Workers walk by the perimeter fence of what the Chinese government calls a vocational skills education center in Dabancheng in Xinjiang Uyghur Autonomous Region, China Sept. 4, 2018. (Photo by Thomas Peter/Reuters)

The non-profit Alliance of Democracies Foundation, founded by former NATO secretary-general Anders Fogh Rasmussen, was on the list, according to a statement by China’s Ministry of Foreign Affairs.

Also included was Adrian Zenz, a German scholar whose research was cited by the State Department last year when highlighting alleged abuses in Xinjiang. Last year, a report by Zenz accused the Chinese authorities of using forced sterilization, forced abortion and coercive family planning against Muslims in the region.

The Netherlands summoned China’s ambassador to The Hague after Beijing announced its measures on 10 Europeans, while the European Parliament, along with German, Dutch, Belgian and other foreign ministers, rejected the Chinese retaliation.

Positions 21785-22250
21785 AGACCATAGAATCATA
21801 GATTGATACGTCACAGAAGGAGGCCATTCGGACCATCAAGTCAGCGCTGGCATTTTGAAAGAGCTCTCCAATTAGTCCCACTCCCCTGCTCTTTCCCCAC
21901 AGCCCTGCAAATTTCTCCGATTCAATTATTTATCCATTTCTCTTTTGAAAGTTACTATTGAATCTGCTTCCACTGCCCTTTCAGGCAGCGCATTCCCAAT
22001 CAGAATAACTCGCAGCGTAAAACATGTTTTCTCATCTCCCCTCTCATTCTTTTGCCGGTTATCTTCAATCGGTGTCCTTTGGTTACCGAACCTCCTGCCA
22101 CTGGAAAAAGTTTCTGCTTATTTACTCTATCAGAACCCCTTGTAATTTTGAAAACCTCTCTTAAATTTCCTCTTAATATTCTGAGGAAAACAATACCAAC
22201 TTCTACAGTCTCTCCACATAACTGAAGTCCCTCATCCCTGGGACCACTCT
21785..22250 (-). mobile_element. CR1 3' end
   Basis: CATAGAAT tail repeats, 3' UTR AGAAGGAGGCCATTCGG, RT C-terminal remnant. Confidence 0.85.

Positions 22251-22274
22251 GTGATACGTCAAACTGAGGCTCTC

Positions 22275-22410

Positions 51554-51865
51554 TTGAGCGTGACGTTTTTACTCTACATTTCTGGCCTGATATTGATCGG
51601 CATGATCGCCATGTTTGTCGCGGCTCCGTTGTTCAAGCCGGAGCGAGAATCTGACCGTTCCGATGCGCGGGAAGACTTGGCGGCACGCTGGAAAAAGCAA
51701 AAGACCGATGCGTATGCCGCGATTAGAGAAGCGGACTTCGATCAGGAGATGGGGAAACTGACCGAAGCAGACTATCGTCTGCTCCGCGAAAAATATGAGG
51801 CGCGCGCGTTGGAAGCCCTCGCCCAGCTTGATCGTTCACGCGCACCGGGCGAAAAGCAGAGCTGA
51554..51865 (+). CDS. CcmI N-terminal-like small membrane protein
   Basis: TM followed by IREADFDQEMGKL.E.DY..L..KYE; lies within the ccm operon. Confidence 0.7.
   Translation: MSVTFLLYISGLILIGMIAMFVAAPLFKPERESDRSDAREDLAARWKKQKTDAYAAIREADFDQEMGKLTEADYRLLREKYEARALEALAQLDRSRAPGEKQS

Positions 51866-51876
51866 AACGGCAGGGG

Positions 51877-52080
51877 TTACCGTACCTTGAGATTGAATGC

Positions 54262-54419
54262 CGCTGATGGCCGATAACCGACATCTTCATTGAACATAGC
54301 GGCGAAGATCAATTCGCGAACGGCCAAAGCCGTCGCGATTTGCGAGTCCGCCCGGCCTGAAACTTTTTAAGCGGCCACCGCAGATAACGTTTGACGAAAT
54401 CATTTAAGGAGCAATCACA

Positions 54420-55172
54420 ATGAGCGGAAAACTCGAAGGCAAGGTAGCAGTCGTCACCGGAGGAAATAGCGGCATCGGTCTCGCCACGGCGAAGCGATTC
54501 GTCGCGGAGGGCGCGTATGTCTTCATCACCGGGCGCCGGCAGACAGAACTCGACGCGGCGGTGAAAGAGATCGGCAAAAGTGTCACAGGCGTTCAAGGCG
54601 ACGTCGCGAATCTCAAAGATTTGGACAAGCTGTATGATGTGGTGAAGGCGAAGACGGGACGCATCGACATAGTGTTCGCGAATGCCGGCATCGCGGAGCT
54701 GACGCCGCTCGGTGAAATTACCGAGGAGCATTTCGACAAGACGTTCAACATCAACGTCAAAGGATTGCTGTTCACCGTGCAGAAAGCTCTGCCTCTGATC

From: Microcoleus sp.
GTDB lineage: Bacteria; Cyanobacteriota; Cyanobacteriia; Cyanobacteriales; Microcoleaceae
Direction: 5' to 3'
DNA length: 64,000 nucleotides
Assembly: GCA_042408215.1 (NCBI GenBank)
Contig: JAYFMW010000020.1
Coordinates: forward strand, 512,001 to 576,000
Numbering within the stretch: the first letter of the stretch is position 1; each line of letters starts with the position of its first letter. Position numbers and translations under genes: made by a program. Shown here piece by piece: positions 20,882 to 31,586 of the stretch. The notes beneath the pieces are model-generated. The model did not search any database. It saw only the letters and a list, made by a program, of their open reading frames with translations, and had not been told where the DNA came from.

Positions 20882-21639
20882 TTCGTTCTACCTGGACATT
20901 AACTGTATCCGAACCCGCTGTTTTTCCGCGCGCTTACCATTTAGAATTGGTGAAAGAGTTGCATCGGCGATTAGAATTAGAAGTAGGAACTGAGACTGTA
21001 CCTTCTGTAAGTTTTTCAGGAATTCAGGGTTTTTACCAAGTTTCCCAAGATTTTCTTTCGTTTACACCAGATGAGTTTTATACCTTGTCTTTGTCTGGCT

“These sanctions prove that China is sensitive to pressure,” Dutch lawmaker Sjoerd Sjoerdsma, who was put on China’s sanctions list, said on Twitter. “Let this be an encouragement to all my European colleagues: Speak out!”

Restricted from entering China or doing business with it, Beijing accused its targets of seriously harming the country’s sovereignty over Xinjiang.

All 27 EU governments agreed to the bloc’s punitive measures, but Hungary’s foreign minister, Peter Szijjarto, called them “harmful” and “pointless”.

The Uyghur Human Rights Project (UHRP) said they welcomed the coordinated sanctions from the West in response to human rights abuses targeting Uyghurs.

“Unprecedented cooperation between governments like this is how genocide will be brought to an end. This is what Uyghurs have been asking for — the dam has broken and the response has finally begun,” Omer Kanat, UHRP executive director.

With Reuters